A Mother’s Love

5 year old child who survived an attack
Peter Ash CEO and founder of UTSS, Esther Bahati and Vicky Neetema Executive Director UTSS Tanzania

Esther Bahati and Natalie Devora

Editor’s note:

WARNING, reader discretion advised, this article contains graphic descriptions of violence that some folks might find disturbing.

by Natalie Devora

In November 2015 I traveled to Tanzania to attend a conference for albinism activists. After the conference ended I accompanied the senior leadership of Under The Same Sun, (UTSS) to  Mwanza District in Northern Tanzania.

Tuesday afternoon we visited the Lakeview School. Upon completing the tour we returned to the administrative building. A woman by the name of Esther, whose child had been abducted  February 2015 had arrived to be interviewed by Peter Ash (Founder and CEO of Under The Same Sun UTSS) and Vicky Ntetema the Executive Director of the Tanzania UTSS office. Everyone in our group would sit in on the interview.

First of all, it is of the utmost importance to document the attacks as thoroughly as possible so that there is concrete documentation to prosecute the attackers. The interviews are always difficult, just as this one was.

I sat at a conference table listening, taking notes. Peter and Vicky sat on either side of Esther. Esther, a petite, quiet woman began to recount. her story. 

On a Sunday in February 2015 while Esther’s husband was outside near the fire, several men entered the house where she and the children were. She was holding 2 year old Yohana Bahati. The attackers tried repeatedly to wrench the baby from her. “It was like a tug of war.” Esther conveyed. Frustrated by her refusal to let go of the child the attackers slashed her face with a machete, causing the skin on her face, to fall. Still she held on to her child. Next the machete was used on her arm. Only after the second injury was she forced to let go of her child. “I was powerless to hold him.”  For a time afterward, she was unconscious. When Esther awakened, she held her face up with one hand and the hands of the two remaining children with the other. Together they quickly and quietly fled to neighbors who aided her in getting medical help.

Sorrow filled the room. “What kind of boy was Yohana? Was he happy? Did your other children love him?”  were questions Peter asked. “Yes they loved him. They continue to be sad.”

When asked if she knew why her son was taken, Esther replied that she didn’t know. Peter  began to explain about albinism. Also affected with albinism, Peter conveyed that he was like Yohana and that albinism occurs throughout the world.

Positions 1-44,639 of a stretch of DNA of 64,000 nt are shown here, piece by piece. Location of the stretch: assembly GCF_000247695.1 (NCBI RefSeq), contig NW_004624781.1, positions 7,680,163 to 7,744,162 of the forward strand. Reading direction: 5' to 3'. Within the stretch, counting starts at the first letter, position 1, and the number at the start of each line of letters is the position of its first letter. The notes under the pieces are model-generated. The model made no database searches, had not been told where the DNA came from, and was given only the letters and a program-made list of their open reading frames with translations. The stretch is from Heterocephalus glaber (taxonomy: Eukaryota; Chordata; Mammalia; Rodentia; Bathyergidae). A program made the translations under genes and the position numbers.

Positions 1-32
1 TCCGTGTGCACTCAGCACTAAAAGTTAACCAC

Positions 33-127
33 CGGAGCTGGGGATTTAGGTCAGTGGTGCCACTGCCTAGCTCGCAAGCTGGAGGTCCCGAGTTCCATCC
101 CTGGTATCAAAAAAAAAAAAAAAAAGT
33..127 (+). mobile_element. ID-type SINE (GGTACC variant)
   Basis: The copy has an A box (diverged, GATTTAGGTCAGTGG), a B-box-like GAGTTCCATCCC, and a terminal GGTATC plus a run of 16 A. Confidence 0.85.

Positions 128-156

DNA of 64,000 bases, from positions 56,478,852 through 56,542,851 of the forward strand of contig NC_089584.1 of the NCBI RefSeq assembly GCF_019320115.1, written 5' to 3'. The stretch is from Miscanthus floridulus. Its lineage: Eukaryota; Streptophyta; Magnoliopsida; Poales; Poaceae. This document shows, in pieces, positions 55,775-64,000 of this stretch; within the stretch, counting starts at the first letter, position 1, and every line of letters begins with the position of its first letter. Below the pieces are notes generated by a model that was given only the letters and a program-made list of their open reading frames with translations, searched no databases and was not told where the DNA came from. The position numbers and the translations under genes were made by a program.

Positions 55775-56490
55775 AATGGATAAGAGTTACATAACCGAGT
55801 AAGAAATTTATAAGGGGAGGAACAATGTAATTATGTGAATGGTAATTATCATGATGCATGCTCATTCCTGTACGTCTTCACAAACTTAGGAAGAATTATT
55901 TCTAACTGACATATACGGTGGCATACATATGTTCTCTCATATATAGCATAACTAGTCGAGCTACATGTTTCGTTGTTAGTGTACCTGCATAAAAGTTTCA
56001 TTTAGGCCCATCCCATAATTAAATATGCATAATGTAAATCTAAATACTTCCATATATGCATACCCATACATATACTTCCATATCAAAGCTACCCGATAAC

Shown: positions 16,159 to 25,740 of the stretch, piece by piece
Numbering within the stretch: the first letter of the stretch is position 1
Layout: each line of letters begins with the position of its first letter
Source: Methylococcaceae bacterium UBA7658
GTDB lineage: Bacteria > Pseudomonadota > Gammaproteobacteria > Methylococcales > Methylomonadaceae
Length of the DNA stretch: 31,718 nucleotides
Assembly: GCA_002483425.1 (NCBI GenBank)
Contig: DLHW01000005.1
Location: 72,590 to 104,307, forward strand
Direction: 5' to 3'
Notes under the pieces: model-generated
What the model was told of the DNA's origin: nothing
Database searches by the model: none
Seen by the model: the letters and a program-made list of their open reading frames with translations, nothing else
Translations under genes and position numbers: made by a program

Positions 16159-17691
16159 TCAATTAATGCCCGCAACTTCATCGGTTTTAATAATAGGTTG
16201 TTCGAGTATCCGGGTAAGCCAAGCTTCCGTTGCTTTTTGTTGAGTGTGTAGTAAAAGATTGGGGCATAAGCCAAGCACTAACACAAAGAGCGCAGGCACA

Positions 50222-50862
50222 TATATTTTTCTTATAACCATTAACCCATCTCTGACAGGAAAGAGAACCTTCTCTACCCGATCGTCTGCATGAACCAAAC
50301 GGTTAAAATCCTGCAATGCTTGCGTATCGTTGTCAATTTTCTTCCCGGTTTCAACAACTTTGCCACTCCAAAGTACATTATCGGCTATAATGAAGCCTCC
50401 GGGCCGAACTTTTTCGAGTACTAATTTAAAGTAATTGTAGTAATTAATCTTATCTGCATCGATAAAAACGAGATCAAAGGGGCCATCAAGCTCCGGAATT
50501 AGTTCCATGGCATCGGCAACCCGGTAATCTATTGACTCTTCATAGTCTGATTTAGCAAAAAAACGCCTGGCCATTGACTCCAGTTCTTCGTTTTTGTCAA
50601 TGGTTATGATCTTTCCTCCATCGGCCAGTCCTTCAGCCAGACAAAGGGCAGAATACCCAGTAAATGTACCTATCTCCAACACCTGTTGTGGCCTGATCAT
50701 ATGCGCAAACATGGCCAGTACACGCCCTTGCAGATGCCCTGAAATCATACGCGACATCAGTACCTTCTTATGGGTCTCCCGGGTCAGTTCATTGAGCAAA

I wasn’t sure that Esther fully understood what Peter was expressing, primarily because he is Caucasian. I pulled up a photo on my phone of me as a child with my family. I pointed out my mother.  Esther along with her mother, who had made the trip with her marveled in surprise. I explained that I was Black American and that I too was affected with albinism. There was recognition. They couldn’t believe that I was just like her late son and her daughter.

At the end of the interview Peter conveyed his sadness for her loss, emphasizing that Yohana was a good boy, a loved boy and valued in his family. Lastly he offered a prayer for Esther as well as her other children, whom she has not seen since the night of the attack. Both were removed from the village by authorizes. The daughter, also affected with albinism, was placed at a protectorate center on a remote island. Her son was placed in a government school.

Despite having had several surgeries Esther experiences constant pain from her injuries. Yet these physical reminders pale in comparison to the emotional trauma and grief of the death of her young son and the separation from her two children. I cannot imagine the heartache she  must feel at having lost not one but three children.

The sentiment throughout the conference room was one of sadness, honor, compassion and respect. As a mother I cannot imagine not seeing my daughter for 9 months. Like many people, I have read articles about the attacks on PWA in Africa. Yet, bearing witness to Esther’s story cast a harsh reality of the impact violence toward PWA has upon families. 

To learn more about the work Under The Same Sun is doing please visit their website.


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